Sunday, November 7, 2021

Data recovery on an Amiga 2000

    Earlier this year, I retrieved my wife's old Amiga 2000 and 4000T computers from storage and gave them a thorough cleaning and refurbishing, in preparation for eventually selling them. Those computers were in excellent shape and there wasn't much to do on them other than documenting their condition and swapping out the original batteries for modern lithium ones.

    After I posted about that task, an old friend asked me if I could take a look at his old Amiga 2000 and see if I could recover some files off of it for him. This computer had been sitting in a basement for several decades, and was in unknown condition other than that it wouldn't boot up any more. There were various personal files on the machine, which my friend wanted to recover, and he was hoping I could at least restore the machine to working shape long enough to transfer them off.

    I agreed to look at it, though I made no promises of results.

    This machine was in worse shape than the ones I had previously worked on, with scratches and dents, and one of the floppy drives had a broken ejection button. There were some minor traces of corrosion around the ports as well.

    Most importantly, when connected to a monitor and powered on, it showed a grey screen on the display and no other signs of life.

    The lack of any life at all suggested damage to the motherboard. The most common culprit is leakage from the clock/calendar battery causing corrosion to the PCB and nearby components. My friend had already removed the original battery, but it was possible that it had caused some damage before he had.

    I fully disassembled the machine, documenting and photographing everything as I did. There wasn't anything exotic installed in this machine, just a Great Valley Products combination hard disk and memory expansion card, and two floppy drives. The motherboard showed some corrosion around the battery, so I set that aside for cleaning and inspection.


    I couldn't find any damaged traces on the board, but the MC68000 CPU and its socket looked corroded. I pulled the CPU to inspect and clean it and its socket. While they were out I cleaned the entire area of the board near where the battery had been, getting rid of any traces of leakage from the batteries.

    The CPU itself seemed fine after being cleaned, but the socket had obvious damage. Pin one had actually broken apart internally, corrosion causing it to crack right through, and was no longer making connection to the pin on the CPU. This would certainly explain why the machine wouldn't start up.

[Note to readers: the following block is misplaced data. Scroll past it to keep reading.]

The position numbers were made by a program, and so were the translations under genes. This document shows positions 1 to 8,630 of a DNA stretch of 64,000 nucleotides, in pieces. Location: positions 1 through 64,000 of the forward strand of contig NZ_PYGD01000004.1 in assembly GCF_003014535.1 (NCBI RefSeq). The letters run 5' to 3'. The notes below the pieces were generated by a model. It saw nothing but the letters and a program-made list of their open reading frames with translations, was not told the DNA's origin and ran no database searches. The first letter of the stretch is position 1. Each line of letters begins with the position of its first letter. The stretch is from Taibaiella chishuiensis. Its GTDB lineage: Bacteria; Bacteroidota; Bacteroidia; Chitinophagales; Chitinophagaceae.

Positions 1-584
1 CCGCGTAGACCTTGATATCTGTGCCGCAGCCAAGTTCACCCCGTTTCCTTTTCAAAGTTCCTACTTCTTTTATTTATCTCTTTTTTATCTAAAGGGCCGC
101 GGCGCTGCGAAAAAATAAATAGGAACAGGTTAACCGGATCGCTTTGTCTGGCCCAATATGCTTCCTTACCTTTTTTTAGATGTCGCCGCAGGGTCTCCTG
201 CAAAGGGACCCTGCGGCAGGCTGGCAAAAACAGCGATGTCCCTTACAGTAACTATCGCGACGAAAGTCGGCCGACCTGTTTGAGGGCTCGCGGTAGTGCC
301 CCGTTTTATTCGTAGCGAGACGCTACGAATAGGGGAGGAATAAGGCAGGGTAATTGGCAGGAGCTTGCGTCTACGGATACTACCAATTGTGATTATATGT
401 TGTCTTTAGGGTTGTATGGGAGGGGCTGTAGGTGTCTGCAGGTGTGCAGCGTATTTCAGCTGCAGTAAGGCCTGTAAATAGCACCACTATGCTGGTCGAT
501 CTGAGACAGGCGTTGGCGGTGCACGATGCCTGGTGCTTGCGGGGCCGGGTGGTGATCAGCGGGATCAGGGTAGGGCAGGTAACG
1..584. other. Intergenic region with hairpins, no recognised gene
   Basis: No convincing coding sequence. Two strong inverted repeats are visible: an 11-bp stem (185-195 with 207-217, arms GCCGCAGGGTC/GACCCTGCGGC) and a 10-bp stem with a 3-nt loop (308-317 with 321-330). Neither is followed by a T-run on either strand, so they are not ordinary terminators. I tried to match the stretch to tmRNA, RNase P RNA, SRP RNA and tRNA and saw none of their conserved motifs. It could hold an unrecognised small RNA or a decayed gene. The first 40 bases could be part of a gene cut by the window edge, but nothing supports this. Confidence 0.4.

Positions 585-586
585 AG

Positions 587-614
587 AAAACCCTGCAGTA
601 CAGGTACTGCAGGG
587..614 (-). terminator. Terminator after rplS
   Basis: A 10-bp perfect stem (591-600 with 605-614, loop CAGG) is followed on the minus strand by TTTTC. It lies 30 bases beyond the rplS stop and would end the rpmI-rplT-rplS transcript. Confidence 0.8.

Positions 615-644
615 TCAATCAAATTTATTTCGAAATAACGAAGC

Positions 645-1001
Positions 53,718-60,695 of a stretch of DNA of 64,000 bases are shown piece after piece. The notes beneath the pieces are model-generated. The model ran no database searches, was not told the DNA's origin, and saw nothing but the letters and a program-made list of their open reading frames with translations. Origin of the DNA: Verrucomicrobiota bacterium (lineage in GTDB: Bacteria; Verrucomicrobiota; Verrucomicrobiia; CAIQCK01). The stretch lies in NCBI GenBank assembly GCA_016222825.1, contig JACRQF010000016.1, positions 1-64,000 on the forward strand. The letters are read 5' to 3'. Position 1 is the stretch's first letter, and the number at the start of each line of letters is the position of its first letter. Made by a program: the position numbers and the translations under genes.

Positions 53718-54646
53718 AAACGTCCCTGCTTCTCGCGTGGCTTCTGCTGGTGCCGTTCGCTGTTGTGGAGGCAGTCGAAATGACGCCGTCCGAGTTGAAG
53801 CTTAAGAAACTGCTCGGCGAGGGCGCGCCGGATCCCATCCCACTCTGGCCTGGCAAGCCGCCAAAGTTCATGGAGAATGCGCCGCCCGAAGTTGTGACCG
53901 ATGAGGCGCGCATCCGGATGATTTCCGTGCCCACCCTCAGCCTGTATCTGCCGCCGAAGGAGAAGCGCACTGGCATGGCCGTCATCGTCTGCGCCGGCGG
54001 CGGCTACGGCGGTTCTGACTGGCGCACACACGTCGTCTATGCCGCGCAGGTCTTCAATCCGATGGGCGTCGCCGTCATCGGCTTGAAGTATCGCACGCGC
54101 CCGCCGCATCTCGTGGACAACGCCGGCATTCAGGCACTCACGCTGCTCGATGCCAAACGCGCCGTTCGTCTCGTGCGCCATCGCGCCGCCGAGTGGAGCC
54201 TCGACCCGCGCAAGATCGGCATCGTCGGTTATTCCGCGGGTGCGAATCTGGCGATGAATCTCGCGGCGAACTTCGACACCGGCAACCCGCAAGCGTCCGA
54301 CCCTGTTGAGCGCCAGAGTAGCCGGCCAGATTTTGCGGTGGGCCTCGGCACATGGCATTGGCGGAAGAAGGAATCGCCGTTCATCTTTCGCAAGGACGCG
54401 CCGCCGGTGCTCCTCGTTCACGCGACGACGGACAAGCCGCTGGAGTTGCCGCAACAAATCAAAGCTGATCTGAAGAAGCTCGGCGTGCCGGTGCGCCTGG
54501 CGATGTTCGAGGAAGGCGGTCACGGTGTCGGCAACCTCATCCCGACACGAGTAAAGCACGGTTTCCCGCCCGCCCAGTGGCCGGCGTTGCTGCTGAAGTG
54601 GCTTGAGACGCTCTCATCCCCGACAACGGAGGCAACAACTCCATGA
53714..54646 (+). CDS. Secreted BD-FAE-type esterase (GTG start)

The proper thing to do here would be to desolder the old socket and replace it with a new one. I didn't have a replacement socket on hand, and was more interested in getting this machine for now than in any long-term restoration, so I went with the fast hack solution of soldering a wire directly from the CPU pin to a pad on the PCB nearby.

    In the long term, this temporary fix should be removed and the socket replaced properly.

    When the machine was reassembled and switched back on, instead of a grey screen, it actually booted up to the "looking for disk" screen, a definite improvement.

    This computer had a hard disk and should have been booting off that, so there was obviously still something wrong. It would successfully start up if a workbench disk was inserted into the right side floppy disk, but not the left. The left side disk had a broken ejection button. 

    That shouldn't have prevented the disk from working, but there was obviously more wrong with the floppy drive than just that. I did a quick inspection and didn't seem anything wrong. It might just need a good cleaning. I only needed one drive for the data recovery task, so I set that aside for now.

    The hard drive should have been starting up, and was not. I could hear that the drive was spinning, but the computer refused to acknowledge that it existed. I even tried swapping the drive onto one of the other Amigas to see if it was a problem with this machine, but the drive refused to respond.

    With no other options, I decided to try opening up the drive. Really at this point I was pretty sure that the drive was dead, and this was just going to be a forensic dissection to see what had happened.


    Fairly standard 105 megabyte Quantum hard drive.

    Opened up. Never do this with a drive you care about.